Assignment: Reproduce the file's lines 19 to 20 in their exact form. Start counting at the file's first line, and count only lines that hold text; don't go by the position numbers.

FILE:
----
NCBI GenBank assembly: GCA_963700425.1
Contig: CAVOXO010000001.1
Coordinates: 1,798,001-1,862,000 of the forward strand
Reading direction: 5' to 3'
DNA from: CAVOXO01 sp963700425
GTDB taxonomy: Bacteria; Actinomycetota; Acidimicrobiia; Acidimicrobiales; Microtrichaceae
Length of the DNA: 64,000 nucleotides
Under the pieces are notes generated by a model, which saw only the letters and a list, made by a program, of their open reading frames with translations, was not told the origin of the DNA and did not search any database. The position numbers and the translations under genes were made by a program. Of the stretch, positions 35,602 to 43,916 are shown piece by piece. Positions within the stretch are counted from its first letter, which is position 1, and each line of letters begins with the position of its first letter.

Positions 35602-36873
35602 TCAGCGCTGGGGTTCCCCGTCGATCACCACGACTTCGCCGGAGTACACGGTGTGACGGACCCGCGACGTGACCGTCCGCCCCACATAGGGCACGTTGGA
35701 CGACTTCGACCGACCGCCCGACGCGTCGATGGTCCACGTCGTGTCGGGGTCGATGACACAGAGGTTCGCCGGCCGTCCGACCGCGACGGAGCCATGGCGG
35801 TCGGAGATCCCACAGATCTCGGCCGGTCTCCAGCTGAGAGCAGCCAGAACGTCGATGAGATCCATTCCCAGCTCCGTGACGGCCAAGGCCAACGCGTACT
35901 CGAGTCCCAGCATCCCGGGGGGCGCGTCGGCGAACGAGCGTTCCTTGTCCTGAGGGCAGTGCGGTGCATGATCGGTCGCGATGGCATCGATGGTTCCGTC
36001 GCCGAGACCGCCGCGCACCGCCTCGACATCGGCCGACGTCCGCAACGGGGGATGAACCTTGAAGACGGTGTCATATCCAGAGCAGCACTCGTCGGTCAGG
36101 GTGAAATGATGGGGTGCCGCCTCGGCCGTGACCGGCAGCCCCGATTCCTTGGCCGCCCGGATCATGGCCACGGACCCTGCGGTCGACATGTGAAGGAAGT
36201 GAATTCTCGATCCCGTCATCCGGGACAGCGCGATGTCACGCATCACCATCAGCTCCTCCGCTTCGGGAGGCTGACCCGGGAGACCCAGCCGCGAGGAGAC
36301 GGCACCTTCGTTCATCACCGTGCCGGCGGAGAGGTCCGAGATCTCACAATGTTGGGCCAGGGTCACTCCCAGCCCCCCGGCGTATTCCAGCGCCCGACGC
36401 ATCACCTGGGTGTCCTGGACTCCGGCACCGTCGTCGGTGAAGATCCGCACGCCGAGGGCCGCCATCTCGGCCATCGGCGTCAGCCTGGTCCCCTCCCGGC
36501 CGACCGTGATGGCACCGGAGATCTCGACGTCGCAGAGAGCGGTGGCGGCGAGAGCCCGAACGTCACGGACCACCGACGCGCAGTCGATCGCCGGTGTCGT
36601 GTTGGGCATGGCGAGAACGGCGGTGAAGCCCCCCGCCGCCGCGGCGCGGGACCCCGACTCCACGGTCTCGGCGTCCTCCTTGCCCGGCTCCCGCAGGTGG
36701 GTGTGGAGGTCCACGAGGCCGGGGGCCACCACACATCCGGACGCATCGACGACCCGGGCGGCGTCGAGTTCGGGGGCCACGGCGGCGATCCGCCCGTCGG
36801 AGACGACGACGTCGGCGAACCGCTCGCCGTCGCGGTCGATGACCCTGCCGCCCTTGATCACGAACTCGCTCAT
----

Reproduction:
36501 CGACCGTGATGGCACCGGAGATCTCGACGTCGCAGAGAGCGGTGGCGGCGAGAGCCCGAACGTCACGGACCACCGACGCGCAGTCGATCGCCGGTGTCGT
36601 GTTGGGCATGGCGAGAACGGCGGTGAAGCCCCCCGCCGCCGCGGCGCGGGACCCCGACTCCACGGTCTCGGCGTCCTCCTTGCCCGGCTCCCGCAGGTGG